This weekend, David Leschinsky, Eureka’s founder and owner, was in Atlanta for the tenth biennial “Gathering 4 Gardner.” This event celebrates the life and accomplishments of math and puzzle whiz Martin Gardner, whose many achievements in popularizing mathematics and recreational puzzle-solving we have previously discussed in this blog post. Fans and professionals from around the country and the world come together at this conference to give presentations and share new discoveries and inventions.
David was at the Gathering to exchange notes with the many puzzle enthusiasts he’s become friends with over the years, and discover new books and puzzles to bring into the store – and there will be plenty of cool new merchandise here in the next few weeks as a result! But he was also there to present on the topic of mathematical thinking: how, in its many forms and varieties, it applies to our daily lives, and how games – both solo and multiplayer – can improve and even transform our aptitude for it.
Mathematical thinking isn’t just a matter of figures and equations. It’s a whole array of mental processes that allow us to take real-world problems, and create abstract models of them in our minds, which we can use to break the problem into manageable pieces and understand how different aspects of the problem relate to one another. Whenever we pack a suitcase, organize our schedules, decorate a room or maneuver a sofa through a house, we are using mathematical thinking. On a higher level, mathematical thinking is the set of essential tools we use to address problems and craft strategies in a huge variety of professional endeavors: engineering, population studies, demographic models, economic models, business plans, graphic design and all the experimental sciences, among many others.
One crucial ability in mathematical thinking is known as “flexibility of mind.” Often, in addressing a multifaceted problem, we have to create an abstract model in our heads, and then abandon that model in favor of a new one as we delve deeper into the problem – in short, we need to be able to shift perspectives to balance different needs. For example, imagine you have to set up a school cafeteria for an after-school event. You might first address the issue of space: how will you set up tables and chairs so that there is enough room for everyone, people don’t feel crowded, and people can move between different exhibits or activities. That would suggest one set-up for the room; but then you might address the issue of time. Say you have several speakers who need to give presentations throughout the night; how will you arrange their seating so that they can easily address the whole room? What if there are posters that need to be visible to all attendees? How should you arrange the room to comply with fire codes? What if children and adults have different activities and need different areas? When you combine the solutions to all these models to arrive at a compromise that suits the whole, you are demonstrating flexibility of mind.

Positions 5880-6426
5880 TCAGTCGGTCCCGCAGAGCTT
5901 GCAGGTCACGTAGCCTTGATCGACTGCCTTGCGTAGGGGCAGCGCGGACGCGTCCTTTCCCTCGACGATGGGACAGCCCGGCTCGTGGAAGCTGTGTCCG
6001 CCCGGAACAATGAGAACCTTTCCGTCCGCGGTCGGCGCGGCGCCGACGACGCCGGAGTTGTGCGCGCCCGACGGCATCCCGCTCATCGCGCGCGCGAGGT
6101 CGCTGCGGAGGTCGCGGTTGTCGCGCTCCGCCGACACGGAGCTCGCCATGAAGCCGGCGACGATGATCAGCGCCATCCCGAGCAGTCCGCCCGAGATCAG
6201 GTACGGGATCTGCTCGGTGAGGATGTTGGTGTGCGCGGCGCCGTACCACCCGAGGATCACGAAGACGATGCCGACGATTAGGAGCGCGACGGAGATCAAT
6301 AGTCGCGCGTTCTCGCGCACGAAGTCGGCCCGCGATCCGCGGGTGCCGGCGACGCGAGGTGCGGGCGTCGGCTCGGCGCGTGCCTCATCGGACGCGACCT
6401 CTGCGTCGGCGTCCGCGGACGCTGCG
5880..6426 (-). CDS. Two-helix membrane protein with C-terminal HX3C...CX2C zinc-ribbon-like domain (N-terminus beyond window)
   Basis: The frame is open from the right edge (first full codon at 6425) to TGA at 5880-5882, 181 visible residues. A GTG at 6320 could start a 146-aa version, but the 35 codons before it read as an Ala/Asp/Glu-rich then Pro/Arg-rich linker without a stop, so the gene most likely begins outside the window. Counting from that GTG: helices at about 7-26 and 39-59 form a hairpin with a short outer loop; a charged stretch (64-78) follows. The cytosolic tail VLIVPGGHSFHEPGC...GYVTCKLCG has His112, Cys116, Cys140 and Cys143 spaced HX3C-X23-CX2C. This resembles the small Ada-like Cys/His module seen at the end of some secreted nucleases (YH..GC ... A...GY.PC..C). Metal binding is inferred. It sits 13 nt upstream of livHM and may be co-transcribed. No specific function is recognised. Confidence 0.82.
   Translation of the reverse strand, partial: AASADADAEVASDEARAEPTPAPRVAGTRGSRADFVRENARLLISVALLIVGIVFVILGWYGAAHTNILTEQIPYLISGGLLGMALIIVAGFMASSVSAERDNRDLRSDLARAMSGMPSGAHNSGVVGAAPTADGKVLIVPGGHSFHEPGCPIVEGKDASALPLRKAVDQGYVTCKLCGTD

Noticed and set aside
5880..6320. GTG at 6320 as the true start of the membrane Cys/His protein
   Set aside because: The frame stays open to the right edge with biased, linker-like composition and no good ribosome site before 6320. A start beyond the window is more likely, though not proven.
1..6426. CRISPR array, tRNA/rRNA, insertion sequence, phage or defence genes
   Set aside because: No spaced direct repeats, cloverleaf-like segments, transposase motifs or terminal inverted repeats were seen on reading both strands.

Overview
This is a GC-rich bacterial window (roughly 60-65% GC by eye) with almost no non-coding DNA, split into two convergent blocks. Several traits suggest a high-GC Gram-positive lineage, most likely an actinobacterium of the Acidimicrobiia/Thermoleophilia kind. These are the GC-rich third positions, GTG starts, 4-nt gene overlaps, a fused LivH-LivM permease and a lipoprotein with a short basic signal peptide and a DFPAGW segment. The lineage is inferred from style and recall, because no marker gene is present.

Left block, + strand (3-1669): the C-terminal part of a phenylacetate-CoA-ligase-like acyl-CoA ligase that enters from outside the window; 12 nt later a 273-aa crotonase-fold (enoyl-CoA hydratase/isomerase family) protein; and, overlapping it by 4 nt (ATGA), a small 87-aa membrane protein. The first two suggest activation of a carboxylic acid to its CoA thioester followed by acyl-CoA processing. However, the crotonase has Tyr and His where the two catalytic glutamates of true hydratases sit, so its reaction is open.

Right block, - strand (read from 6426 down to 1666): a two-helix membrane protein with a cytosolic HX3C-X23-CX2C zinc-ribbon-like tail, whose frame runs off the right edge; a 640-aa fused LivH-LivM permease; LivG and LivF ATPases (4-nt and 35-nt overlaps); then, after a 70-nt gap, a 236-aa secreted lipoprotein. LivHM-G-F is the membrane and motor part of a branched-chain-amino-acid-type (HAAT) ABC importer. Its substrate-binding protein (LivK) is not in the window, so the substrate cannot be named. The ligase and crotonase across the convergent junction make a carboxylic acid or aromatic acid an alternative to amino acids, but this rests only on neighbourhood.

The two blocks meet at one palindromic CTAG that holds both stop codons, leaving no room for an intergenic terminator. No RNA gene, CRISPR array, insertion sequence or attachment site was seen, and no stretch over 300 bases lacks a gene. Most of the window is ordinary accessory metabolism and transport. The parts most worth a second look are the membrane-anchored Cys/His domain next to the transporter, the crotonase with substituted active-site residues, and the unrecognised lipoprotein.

One of David’s constant interests has been matching individual aspects of mathematical thinking to particular puzzles that help to build those skills. For the Gathering 4 Gardner, David expanded this idea to address games as well as puzzles. His chart of popular games matched to different kinds of mathematical thinking can be found here.
Building your mathematical thinking skills has daily applications in your life, increasing your flexibility as a thinker and your ability to visualize complex problems as aggregations of simpler problems, and to recognize patterns between diverse problems. If you’re curious about games and puzzles that can help improve your mathematical thinking skills, stop by Eureka and ask us about our favorite games that translate abstract skill sets into tangible objectives.
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